by Katrina Kahl
Minetta Liu, M.D., referred her patients to BCA’s aromatase inhibitor survey.
Minetta Liu, a medical oncologist at Georgetown University Medical Center, first learned about BCA’s Aromatase Inhibitors (AI) Side Effects Survey from BCA staff she met at the 2006 American Society for Clinical Oncology conference. Impressed by the online survey, she talked about it to all her patients on AIs. “Their faces lit up when I told them the survey existed,” she said. “Women with breast cancer want to contribute and help people understand.” The survey itself, she points out, “asks straightforward questions and covers pertinent issues.”
Dr. Liu directed her patients to the survey for two main reasons. The first is because it’s important for patients to be able to report what they experience while taking AIs. BCA’s AI survey gives women a forum for self-reporting their side effects from these drugs, providing a different perspective than they might get from a clinical trial or in an oncologist’s office. She noted that patients don’t always tell their oncologist everything they experience while taking a drug.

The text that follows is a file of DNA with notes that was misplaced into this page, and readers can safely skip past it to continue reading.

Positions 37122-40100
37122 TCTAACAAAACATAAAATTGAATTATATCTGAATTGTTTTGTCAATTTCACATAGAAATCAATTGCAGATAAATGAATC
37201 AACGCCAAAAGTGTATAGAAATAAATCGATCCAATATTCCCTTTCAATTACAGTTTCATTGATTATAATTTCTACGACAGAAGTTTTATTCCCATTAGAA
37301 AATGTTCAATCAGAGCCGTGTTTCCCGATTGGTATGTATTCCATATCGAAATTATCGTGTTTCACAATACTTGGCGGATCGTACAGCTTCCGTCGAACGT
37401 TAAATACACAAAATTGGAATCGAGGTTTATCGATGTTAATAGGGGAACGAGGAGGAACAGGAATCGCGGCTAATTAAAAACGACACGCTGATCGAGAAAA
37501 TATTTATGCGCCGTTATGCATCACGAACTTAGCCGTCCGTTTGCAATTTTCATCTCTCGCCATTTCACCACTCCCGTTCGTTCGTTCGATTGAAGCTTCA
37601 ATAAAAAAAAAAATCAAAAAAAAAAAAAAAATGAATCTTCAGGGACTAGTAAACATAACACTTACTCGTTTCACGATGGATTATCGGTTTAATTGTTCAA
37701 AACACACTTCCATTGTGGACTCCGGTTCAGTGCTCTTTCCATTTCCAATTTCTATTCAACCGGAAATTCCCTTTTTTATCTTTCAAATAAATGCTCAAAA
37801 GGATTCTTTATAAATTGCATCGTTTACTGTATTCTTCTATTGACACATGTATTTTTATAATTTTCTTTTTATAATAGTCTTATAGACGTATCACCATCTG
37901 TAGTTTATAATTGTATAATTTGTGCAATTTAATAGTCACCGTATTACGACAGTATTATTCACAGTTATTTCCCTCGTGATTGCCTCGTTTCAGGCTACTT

The side effects information presented in the published reports from the clinical trials of AIs, such as the Arimidex or Tamoxifen Alone or in Combination (ATAC) trial, are not necessarily reflective of the long-term side effects of these drugs. Additionally, the experiences of younger women with chemotherapy-induced menopause are different from those of older women, and this information may not be reflected in the reports from clinical trials.
The second reason Dr. Liu referred her patients to the survey is because of the need for oncologists to understand—from a patient’s perspective—what women are experiencing when taking AIs. If doctors are able to give better information to their patients, women with breast cancer can make more informed treatment choices. Dr. Liu says, “It may not be practice changing because the drugs are known to be effective,” but she notes the importance of oncologists being aware of patients’ experiences.
Additionally, Dr. Liu points out that some women don’t realize a drug’s impact on them until they stop taking it. If they don’t realize they are experiencing a side effect until after finishing their treatment, the side effect will not be revealed in the early analyses of a prospective clinical trial. Thus, side effect information should continue to be collected in the long term, even after a drug has been approved for sale.
Dr. Liu adds that the AI survey gives women living with breast cancer the opportunity to make a valuable contribution towards providing important information about treatment options.
Katrina Kahl is BCA’s communications associate.